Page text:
Douglas Schuler is Associate Professor of Business and Public Policy. Dr. Schuler’s principal research interests are corporate political activity, public policy, corporate social responsibility, and non-profit organizations. Dr. Schuler also does research about the introduction of health technologies into low resources developing markets. His research articles have been published in many top academic outlets, including the Academy of Management Journal, Academy of Management Review, Business and Politics, Business Ethics Quarterly, Business & Society, California Management Review, Journal of Management, PLoS-ONE, and Strategic Management Journal. A member of the Jones School faculty since 1992, Dr. Schuler has taught many courses, most recently Business-Government Relations, Globalization of Business, Social Enterprise, and Social Entrepreneurship. He has received several teaching and service awards, including the 1997 JGS Award for Teaching Excellence, 1997 Rice Graduate Students Association Teaching Award, and the 2006 Rice Graduate Students Association Faculty/Staff Service Award.
Dr. Schuler studied at the University of California, Berkeley (B.S., Business Administration) and the University of Minnesota (Ph.D., Strategic Management, School of Management). At Rice, Dr. Schuler serves on the Executive Committee for Rice 360 Institute for Global Health Technologies.
Doug Schuler primarily studies the political activities of companies (CPA). Among many questions, his articles explore the primary drivers of CPA, focusing upon both external and internal factors. His work also investigates the payoffs of political investments.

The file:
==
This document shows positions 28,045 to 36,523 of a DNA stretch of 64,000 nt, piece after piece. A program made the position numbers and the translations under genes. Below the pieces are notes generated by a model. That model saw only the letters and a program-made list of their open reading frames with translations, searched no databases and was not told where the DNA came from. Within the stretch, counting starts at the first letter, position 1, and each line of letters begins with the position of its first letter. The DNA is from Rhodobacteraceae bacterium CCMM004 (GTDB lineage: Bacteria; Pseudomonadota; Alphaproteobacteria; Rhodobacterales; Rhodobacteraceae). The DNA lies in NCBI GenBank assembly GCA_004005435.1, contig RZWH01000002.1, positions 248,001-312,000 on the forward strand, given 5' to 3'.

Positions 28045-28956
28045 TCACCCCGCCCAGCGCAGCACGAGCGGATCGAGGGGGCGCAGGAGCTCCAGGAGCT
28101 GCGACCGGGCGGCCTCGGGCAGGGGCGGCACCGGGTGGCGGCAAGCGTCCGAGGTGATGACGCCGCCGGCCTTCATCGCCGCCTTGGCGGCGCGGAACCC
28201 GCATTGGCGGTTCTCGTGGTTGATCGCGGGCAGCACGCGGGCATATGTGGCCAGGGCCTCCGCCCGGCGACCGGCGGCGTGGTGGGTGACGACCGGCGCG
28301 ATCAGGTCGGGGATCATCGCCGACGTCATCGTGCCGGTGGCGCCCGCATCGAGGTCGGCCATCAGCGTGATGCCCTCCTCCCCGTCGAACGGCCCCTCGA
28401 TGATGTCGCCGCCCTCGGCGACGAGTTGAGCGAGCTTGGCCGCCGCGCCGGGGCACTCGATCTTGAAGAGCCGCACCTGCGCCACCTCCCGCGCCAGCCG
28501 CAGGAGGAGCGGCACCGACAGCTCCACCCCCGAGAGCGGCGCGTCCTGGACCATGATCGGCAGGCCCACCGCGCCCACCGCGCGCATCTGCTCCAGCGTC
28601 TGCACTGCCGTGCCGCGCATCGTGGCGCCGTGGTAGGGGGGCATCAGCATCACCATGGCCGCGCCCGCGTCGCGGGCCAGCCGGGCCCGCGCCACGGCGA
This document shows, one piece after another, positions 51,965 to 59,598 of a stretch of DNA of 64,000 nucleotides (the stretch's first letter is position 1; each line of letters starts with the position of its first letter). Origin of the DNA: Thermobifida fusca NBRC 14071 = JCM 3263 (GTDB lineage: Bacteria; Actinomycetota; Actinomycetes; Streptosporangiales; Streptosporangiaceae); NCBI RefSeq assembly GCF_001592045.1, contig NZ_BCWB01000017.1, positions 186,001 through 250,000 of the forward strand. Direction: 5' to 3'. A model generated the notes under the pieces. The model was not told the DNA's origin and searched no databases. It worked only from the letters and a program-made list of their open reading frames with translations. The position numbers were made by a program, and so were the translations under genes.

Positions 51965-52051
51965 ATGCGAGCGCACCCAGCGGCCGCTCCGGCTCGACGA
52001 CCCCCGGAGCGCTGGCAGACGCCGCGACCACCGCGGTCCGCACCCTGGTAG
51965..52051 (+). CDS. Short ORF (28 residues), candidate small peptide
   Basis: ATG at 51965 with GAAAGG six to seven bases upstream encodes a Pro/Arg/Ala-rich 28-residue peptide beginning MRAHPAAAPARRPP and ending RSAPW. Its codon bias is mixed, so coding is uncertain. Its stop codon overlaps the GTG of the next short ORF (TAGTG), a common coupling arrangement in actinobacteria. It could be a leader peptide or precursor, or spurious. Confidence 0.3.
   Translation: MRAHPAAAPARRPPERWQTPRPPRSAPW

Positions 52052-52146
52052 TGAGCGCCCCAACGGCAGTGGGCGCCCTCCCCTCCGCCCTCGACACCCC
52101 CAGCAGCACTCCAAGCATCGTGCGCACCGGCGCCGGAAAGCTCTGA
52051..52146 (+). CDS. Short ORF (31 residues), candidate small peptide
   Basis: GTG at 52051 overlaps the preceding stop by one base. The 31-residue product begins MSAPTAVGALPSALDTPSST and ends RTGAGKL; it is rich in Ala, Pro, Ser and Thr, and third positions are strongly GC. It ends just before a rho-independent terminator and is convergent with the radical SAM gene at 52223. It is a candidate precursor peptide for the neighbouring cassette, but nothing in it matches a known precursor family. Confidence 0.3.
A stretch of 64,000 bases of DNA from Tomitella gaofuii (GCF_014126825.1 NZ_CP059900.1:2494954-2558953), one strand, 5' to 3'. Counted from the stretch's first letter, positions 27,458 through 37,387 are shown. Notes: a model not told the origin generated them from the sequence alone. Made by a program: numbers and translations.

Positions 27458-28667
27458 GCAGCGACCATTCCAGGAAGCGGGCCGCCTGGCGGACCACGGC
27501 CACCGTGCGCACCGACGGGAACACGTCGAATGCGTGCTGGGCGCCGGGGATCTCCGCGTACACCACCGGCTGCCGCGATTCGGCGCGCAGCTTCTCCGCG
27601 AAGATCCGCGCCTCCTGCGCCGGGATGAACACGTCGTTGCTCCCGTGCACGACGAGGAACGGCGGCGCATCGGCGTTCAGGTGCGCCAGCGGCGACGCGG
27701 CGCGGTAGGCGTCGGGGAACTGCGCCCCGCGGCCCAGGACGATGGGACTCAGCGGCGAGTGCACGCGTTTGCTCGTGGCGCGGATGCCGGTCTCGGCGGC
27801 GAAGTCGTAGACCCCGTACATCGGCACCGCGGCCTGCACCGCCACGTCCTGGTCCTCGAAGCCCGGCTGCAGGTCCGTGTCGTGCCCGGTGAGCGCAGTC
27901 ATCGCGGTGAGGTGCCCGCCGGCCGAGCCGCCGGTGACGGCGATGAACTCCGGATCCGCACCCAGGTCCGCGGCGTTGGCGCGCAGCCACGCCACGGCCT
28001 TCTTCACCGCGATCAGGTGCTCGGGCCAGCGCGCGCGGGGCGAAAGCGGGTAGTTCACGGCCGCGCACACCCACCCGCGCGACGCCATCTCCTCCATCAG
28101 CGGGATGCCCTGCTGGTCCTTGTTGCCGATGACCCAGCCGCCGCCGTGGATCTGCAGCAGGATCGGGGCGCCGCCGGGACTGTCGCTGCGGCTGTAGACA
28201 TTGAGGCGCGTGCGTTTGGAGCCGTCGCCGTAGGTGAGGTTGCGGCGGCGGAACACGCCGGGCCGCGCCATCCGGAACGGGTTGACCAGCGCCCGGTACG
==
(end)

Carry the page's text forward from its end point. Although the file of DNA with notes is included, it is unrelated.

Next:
Dr. Schuler also examines facets of corporate social responsibility (CSR). His work describes the linkages between a firm’s CSR and consumer purchases – the CSR linkage to financial performance. Other work examines a firm’s CSR as practiced through voluntary organizations, such as industry self-regulatory governance mechanisms.
Dr. Schuler has written about non-governmental and non-profit organizations, especially critical about the business models they adopt to serve their clients.With a colleague, he is investigating such organizations in the context of food desert interventions in Houston.
With colleagues in engineering, Dr. Schuler also studies the introduction of technologies into low-resource emerging markets settings. He has recently created a containerized system for sterilizing medical instruments for health facilities that sit outside of a power grid such as in rural areas of developing countries.